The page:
Wednesday, April 17, 2024
38.0°F

Soap Lake schools approve bargaining agreement for coaches

by GABRIEL DAVIS
Staff Writer | August 30, 2023 6:07 PM

SOAP LAKE — After 14 years without a collective bargaining agreement, the Soap Lake School Board approved a CBA with the Coaches Association in the Soap Lake School District during Monday’s regular meeting. The agreement is in place until July 31, 2024.

Board member Curt Dotson was initially against accepting the agreement without modifications.

“If it's been 14 years without this in place. if we put this in place, then we're in a more difficult position to negotiate next year,” said Dotson. “I think if we put this in place there's going to be precedent, so if we do want to make changes to it we're going to be in a lot more difficult position based on precedent set from the year of 2023-24.”

The last coaches’ CBA expired in 2009 due to a sunset clause in the contract, and a new contract was never put into place. The CBAs for classified employees and certified employees will be up for negotiation at the end of the school year.

Soap Lake School District Superintendent Aaron Chavez said he wanted to see at least a portion of the agreement approved at Monday’s meeting.

“It's important. I mean, the coaches are coaching, we have seasons, Fall seasons in place,” said Chavez. “We need to give them some reassurance that this is the rate and the rest of it we want to continue negotiating. Adding that might give them some reassurance.”

“I think they’ve had a reassurance for the last 14 years, haven't they?” said Dotson. “I mean they've been paid and there hasn't been an issue.”

Teacher and cheer coach Erin Allen said she was concerned that the Coaches Association had not had a CBA for so long after Dotson said that the coaches had been paid well for those 14 years.

“They did, but that also guarantees that,” said Allen. “That follows the rules and I'm a rule follower and I like rules and that tells me there are rules That tells me there's rules in that you're going to pay me.”

One of Dotson’s initial concerns was regarding the base pay of about $54,000 written in the contract. Dotson said that if they had a higher base salary compared to other school districts they would be “behind the eight ball” when it comes time to negotiate the classified employees and certified employees CBAs.

However, Allen later confirmed that the Coaches Association agreed to use the same base pay of about $52,000 from the previous school year for the contract instead of the increased pay for the school year, meaning the data entered in the CBA up for approval was incorrect. After the board learned that the base pay was the same as the previous year, Dotson said he was comfortable accepting the agreement.

Before coming to this conclusion, the board worked out several other possible issues in the agreement, including classified employees being able to get overtime pay.

Sheryl Montgomery said that there is no way to separate the classified employees’ normal hours from their coaching hours, meaning any combined hours over 40 would result in overtime pay for classified employees. Certified employees are salaried and exempt from overtime as professionals in the school district. Under the new agreement, coaches who do not work for the school district in a position other than coaching are also provided a full contract and do not get overtime pay.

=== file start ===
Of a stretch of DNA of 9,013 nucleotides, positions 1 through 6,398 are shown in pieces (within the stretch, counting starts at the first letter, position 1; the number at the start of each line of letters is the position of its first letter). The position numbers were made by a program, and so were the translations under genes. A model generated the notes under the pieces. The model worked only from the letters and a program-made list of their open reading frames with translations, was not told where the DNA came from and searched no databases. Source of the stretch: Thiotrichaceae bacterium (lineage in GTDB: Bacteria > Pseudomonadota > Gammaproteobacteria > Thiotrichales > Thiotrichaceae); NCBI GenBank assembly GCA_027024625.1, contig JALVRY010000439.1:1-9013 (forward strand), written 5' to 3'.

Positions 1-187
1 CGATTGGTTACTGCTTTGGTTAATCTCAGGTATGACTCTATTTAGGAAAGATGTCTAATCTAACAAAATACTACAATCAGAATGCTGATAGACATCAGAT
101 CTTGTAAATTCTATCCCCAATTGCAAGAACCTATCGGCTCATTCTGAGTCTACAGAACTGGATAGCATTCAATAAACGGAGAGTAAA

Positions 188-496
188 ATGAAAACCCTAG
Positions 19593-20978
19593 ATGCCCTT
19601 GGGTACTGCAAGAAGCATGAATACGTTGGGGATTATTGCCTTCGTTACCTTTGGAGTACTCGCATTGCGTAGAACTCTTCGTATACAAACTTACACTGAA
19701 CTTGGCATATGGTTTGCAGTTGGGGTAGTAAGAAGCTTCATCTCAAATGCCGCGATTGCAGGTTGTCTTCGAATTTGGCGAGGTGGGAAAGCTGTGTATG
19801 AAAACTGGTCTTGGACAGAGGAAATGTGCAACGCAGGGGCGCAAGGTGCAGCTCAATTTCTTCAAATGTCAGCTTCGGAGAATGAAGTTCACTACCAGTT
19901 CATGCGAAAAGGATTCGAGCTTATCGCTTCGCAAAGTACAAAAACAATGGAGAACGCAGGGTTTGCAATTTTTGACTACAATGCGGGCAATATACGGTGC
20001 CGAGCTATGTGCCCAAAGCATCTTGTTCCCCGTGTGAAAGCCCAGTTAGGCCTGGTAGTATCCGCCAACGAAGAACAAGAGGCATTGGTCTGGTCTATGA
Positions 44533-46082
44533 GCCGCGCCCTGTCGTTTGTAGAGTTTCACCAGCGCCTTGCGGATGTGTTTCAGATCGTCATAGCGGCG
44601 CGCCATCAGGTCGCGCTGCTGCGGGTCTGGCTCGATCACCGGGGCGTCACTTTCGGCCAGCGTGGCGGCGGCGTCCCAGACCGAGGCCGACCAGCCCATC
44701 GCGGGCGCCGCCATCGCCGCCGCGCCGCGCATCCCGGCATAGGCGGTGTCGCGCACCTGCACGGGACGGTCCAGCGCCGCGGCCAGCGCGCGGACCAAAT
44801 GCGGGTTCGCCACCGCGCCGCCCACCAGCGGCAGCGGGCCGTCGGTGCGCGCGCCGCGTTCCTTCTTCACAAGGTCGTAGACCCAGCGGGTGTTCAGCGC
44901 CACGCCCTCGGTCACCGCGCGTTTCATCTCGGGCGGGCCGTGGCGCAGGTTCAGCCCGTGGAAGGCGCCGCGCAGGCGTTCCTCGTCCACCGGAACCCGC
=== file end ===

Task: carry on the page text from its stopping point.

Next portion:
Dotson said he was concerned this difference in pay could cause headaches for the board later on. Other board members discussed if there was a way to work out a distinct contract with classified employees that would prevent the added expense of overtime pay.

Montgomery said that the school district could open itself up to a lawsuit if they do not adhere to the Fair Labor Standard Act and provide overtime pay to the appropriate employees, in this case, classified employees who become coaches.

Dotson said he was also concerned about hiring too many coaches for a sport when players may leave the team after the season has already started and leave the district stuck with an excess amount of coaches for the number of players on the team. Dotson asked Allen what she thought of the potential issue.

“Do you let that coach go? Or do you keep them on the books?” asked Dotson.

“I say you don't hire that third coach until you have a solid amount of numbers,” said Allen.

After a lengthy discussion, the board voted unanimously to approve the CBA between the Soap Lake Coaches Association and the school district for one year, from Aug. 1, 2023, to July 31, 2024, with the stipulation that the pay scale be updated to reflect the appropriate base pay.

Gabriel Davis may be reached at gdavis@columbiabasinherald.com. Download the Columbia Basin Herald app on iOS and Android.

photo

GABRIEL DAVIS/COLUMBIA BASIN HERALD

Soap Lake School Board member Curt Dotson, right, participates in the discussion on the Collective Bargaining Agreement between the Soap Lake Coaches Association and the Soap Lake School District, which was approved at Monday’s meeting.